What is a sediment trap? What are they for?

Have you ever looked at your gas furnace or gas water heater and wondered what the short piece of gas pipe going to nothing was for? Did the plumber possibly leave it in case you wanted to add to the line? It is actually a very useful component of the gas line known as a sediment trap.

Sediment traps installed at gas appliances are used to help catch any sediment or debris that may be present in the gas line and prevent it from entering the appliance and possibly damaging it. This could be things such as metal shavings from pipe cutting and threading during gas line installation at the home or dirt that may have gotten in to the line from utility crews installing gas mains underground. Some other names people have used for sediment traps include “drip leg”, “drip tee”, and “dirt leg”.


Let’s look at what the code says about sediment traps:

“Where a sediment trap is not incorporated as part if the appliance, a sediment trap shall be installed downstream of the appliance shutoff valve as close to the inlet of the appliance as practical.”

We can see an example of this in the picture below.


The code also specifies some locations where sediment traps are not required: illuminating appliances (appliances that have a flame that is clearly visible during operation), ranges, clothes dryers, decorative vented appliances for installation in vented fireplaces, gas fireplaces and outdoor grills. The orientation of the sediment trap is also important. It must be vertical to function properly. We can see an improper horizontal installation below.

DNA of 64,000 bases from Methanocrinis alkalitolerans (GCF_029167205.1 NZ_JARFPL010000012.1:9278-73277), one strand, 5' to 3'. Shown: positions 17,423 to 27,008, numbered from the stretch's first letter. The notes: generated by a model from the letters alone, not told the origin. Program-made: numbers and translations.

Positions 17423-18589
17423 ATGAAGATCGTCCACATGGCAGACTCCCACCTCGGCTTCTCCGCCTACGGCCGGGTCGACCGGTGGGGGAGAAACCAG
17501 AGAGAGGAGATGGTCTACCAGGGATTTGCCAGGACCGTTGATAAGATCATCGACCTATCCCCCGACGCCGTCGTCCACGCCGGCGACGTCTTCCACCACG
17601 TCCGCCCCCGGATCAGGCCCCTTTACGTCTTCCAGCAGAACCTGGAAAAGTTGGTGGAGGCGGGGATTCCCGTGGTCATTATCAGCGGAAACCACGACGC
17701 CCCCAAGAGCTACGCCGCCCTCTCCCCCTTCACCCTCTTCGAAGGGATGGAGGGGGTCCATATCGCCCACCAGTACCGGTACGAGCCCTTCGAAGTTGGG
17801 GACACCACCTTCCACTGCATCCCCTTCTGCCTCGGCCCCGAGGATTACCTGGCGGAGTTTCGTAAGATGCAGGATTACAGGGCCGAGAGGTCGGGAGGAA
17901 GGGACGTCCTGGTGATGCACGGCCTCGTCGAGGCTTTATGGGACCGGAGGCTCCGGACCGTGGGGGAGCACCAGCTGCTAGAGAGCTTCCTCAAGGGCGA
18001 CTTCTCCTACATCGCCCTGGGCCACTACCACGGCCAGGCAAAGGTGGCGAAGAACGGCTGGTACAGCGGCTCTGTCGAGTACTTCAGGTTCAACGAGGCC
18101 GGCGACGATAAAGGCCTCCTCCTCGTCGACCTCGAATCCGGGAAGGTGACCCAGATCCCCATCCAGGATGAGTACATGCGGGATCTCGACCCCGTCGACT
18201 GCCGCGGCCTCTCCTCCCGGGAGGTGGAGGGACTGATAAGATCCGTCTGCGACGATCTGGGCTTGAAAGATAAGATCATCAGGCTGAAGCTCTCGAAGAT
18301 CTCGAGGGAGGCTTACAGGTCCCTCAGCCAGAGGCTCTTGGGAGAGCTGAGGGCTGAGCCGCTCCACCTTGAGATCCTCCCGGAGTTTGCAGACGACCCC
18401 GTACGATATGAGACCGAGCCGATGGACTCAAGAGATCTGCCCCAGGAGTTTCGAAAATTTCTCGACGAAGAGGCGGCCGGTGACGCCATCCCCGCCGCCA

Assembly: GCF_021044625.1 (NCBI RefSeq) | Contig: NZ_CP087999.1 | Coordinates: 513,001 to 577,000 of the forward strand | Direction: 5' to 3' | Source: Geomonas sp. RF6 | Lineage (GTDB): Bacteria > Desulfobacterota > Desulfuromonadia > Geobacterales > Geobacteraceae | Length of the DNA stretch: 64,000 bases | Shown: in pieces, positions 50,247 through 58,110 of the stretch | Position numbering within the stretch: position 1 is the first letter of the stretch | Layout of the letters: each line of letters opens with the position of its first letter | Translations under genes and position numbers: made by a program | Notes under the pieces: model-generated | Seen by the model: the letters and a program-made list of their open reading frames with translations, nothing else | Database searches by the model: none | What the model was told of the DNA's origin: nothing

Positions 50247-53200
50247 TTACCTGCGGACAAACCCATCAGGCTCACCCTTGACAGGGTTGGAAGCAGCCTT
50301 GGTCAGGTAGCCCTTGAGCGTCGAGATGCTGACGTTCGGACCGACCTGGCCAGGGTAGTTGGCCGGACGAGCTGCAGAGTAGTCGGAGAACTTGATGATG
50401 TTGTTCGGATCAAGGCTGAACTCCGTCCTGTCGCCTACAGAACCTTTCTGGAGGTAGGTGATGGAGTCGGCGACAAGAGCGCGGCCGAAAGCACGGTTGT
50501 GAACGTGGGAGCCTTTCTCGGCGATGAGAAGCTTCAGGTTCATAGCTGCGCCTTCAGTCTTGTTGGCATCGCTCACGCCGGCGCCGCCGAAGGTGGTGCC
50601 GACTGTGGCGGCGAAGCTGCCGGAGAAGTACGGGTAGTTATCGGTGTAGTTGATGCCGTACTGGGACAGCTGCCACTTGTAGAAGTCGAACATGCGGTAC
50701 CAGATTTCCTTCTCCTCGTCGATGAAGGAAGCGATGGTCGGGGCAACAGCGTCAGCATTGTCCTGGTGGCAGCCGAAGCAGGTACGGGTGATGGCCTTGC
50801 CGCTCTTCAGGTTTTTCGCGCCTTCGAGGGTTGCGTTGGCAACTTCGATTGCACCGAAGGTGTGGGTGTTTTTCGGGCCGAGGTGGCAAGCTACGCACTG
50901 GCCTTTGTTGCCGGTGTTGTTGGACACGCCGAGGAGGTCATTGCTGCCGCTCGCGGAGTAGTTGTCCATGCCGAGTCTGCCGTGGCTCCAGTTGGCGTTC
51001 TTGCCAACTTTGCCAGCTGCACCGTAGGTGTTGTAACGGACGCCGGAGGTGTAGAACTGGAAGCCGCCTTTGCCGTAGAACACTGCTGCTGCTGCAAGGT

I frequently see appliances required to have sediment traps that aren’t equipped with them. I find it odd since sediment traps have basically always been required. I even find them missing during new construction inspections. Apparently, not all installers and¬†municipal inspectors are concerned with whether they are present or not. To be honest, I am not overly concerned with their presence either. However, I will note the lack of a sediment trap in the report.

If you look at your own appliances or a thorough home inspection report and see that there are missing sediment traps, don’t be alarmed. Just consider having one installed the next time the unit is serviced or replaced. If you don’t have the issue corrected, it isn’t the end of the world. Think of a sediment trap as a cheap form of insurance for your gas appliances.


Colin is a Certified Professional Home Inspector as well as a licensed MS Residential Builder. He has been remodeling homes since he was 14 and even built his own house by hand from the ground up. Colin is also the owner of Wilson Home Inspections.

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